Ashes of the Sun happens some time after the Ice Age, and most likely before the Phyrexian Invasion, as it features societies like Hurloon, Orvada and the Voda Sea, all of which are present in many stories of that period. “Heart of Shanodin” (Tapestries) and “What Leaf Learned of Goblins” (Distant Planes”) both feature people who remember the fall of Oneah, and thus must happen around the same time, as said fall happened twenty years before Ashes of the Sun. The Rundveldt culture of goblins featured in “Dochyel’s Ride” (Tapestries) are mentioned in Ashes of the Sun. While this does not have to mean the two stories happen close together (who knows how long a goblin culture exists?), it does add to the feel of a shared, “Modern Dominarian” setting.
“Gathering the Taradomnu”, “Animal Trap” and “The Lament” (All Tapestries) feature Llanowar, Keld and Hurloon respectively. “Chef’s Surprise” and “Horn Dancer” (both Distant Planes) feature Benalia and Hurloon respectively. All these societies have only been seen in the post-Ice Age era. (With Benalia confirmed as having been founded after the Ice Age, and Keld as having been founded during.) This places all those stories post-Ice Age, and most likely pre-Invasion. In addition “The Lament” mentions Thomil, who was featured in Introduction/Roreca’s Tale. As Thomil is a pre-Mending planeswalker, and thus immortal, this does not mean the stories happen close to each other in time, but it does add to the feel of a shared setting. Also, as Introduction appeared in the Alpha Rulebook, it would certainly fall under the description of “present day as shown in the base sets” mentioned in the Pocket Players’ Guide.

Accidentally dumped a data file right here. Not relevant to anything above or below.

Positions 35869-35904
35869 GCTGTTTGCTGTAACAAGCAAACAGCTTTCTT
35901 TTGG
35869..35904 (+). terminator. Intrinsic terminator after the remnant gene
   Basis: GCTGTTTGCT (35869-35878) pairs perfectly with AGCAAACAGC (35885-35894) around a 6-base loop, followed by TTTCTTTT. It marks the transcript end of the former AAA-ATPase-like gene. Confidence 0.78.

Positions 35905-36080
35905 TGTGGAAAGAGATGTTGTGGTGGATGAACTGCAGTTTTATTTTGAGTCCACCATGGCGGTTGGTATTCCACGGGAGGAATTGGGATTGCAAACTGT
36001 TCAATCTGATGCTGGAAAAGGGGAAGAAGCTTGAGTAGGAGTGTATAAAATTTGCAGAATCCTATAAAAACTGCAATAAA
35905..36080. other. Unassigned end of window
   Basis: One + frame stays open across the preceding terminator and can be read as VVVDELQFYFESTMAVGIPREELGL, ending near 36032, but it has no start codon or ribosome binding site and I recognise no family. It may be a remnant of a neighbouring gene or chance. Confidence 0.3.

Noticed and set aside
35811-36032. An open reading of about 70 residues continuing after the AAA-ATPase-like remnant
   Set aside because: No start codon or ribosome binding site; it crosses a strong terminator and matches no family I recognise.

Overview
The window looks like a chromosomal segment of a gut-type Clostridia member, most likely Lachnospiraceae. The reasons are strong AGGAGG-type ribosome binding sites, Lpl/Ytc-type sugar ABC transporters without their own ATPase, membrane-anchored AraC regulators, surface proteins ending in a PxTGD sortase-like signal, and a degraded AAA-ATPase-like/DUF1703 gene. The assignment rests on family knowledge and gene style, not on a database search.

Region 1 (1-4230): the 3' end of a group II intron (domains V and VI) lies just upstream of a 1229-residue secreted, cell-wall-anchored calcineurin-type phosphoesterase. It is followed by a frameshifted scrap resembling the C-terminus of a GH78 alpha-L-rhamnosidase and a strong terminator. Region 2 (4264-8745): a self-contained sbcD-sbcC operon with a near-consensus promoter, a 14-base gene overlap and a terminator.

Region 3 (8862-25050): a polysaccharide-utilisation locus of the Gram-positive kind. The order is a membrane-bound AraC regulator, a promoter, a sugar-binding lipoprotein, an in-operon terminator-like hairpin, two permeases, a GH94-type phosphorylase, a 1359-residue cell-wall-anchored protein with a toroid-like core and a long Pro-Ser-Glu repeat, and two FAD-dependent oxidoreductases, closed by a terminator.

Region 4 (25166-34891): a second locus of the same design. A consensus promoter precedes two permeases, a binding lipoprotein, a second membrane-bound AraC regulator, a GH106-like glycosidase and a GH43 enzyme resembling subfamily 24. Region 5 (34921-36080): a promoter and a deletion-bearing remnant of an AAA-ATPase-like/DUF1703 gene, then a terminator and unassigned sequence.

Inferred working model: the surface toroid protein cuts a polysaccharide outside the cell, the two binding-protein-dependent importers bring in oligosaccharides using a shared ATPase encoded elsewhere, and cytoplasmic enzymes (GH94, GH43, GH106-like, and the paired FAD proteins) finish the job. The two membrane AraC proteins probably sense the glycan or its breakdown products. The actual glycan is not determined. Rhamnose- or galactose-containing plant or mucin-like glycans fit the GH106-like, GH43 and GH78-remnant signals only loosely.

“Foulmere” and “Dual Loyalties” (Both Distant Planes) each mention the university of Akkat. We have no idea for how long said institute was around, but as “Foulmere” explicitly happens after the Ice Age, it seems logical that both stories fall in the post-Ice Age, pre-Invasion era.
“Smoke and Mirrors” and “Airborne all the Way” (Tapestries) features a Dwarven Demolition Team and a Goblin Balloon Brigade respectively. “Defender” (Distant Planes) features a Granite Gargoyle and a Shivan Dragon. This could mean these stories happen during the “Harper Prism present”, but I admit the link is somewhat weak.
Song of Time, And Peace Shall Sleep, Dark Legacy, “The Brass Man Who Would Sink”, “Inherritance”, “The Going Price” (All three from Tapestries), “A Monstrous Duty” and “Distant Armies” (Both from Distant Planes) all happen at other points on the timeline. See their respective reviews for more details.
Cursed Land has no links to any other published story, and thus can not be accurately dated. It’s placement on the timeline is based on the fact that most Harper Prism stories most likely happened during the era between ~4000 and ~4200. The same can be said about Thieves Flight, The Light in the Forest, The Theft of Bayende, Wellspring, Dryad’s Kiss, Not Another Green World (All Tapestries), God Sins, Face of the Enemy, Shen Mage-Slayer and The Old Way to Vacar Slab (All Distant Planes)